Located in Bangkok, Thailand, Baan Moom is a highly modern residence especially designed by Integrated Field for a family of five. The new building was constructed next to the inhabitants’ former living retreat and a special passage way ensures a good connection between the two. A massive white volume hosts the three floors, each having its own well defined function. According to the official architects’ description, the residence accommodates one master bedroom with master bathroom for parents, two bedrooms and two bathrooms for the sons, a living/dining space, a working room, an open kitchen, a Thai kitchen and a lap pool.
Several unexpected design additions add originality to the interiors. A triangular skylight on the rooftop and internal voids in every room allow natural lighting inside. The voids also provide natural ventilation for each room and visual connection for family members. Wood is an important functional and aesthetic factor in the design scheme, together with other materials such as steel frames, insulated glass and even fishnet from the ocean liner.
Value for money is not, and never was, the same as being cheap. Value for money means making the most of whatever budget is available. A good example of this is Hayes Primary School in London, by Hayhurst and Co. Having to contend with a tightly controlled 3 million local authority budget, they worked with the existing structure of the primary school to give it a much needed update. A striking polished stainless steel brise-soleil facade installed at the school’s entrance, gives the school’s many different buildings a sense of identity, while new classrooms have been created in a range of shapes and sizes, and are often flooded with natural light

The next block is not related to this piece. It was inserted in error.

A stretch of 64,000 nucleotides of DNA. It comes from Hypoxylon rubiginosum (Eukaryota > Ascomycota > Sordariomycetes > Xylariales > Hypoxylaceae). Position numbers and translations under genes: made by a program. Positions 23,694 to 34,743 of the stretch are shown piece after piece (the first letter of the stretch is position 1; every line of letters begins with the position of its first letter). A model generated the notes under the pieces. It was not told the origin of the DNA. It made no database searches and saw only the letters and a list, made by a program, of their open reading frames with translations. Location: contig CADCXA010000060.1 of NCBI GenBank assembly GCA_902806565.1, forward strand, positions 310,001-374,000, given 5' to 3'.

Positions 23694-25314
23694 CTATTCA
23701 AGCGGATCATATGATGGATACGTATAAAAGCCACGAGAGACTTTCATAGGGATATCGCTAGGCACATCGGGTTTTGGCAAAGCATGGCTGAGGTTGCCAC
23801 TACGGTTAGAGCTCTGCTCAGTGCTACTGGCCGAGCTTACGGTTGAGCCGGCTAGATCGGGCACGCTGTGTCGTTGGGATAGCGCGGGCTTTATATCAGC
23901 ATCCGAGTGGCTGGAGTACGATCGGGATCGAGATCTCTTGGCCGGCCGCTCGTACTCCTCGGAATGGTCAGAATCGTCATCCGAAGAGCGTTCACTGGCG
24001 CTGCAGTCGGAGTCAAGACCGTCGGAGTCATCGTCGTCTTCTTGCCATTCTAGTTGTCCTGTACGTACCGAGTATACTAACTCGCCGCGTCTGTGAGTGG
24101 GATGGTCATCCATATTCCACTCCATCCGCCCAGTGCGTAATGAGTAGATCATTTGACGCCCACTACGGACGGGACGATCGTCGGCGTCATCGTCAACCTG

A good building should make you want to look at it. Even if not always liked by passers-by, it should always make them feel something. Manchester Metropolitan’s University’s business school is a building that effortlessly fits this criteria. Indeed for many, the building by Feilden Clegg Bradley Studios is their first taste of the architecture of Manchester as they travel along the arterial road, Mancunian Way. With its distinct ski-slope roof, and glittering mirrored appearance, it provides a flash of silver, and a dazzling break from the dull greys of the motorway, greeting motorists in a slightly space-age way as they enter the city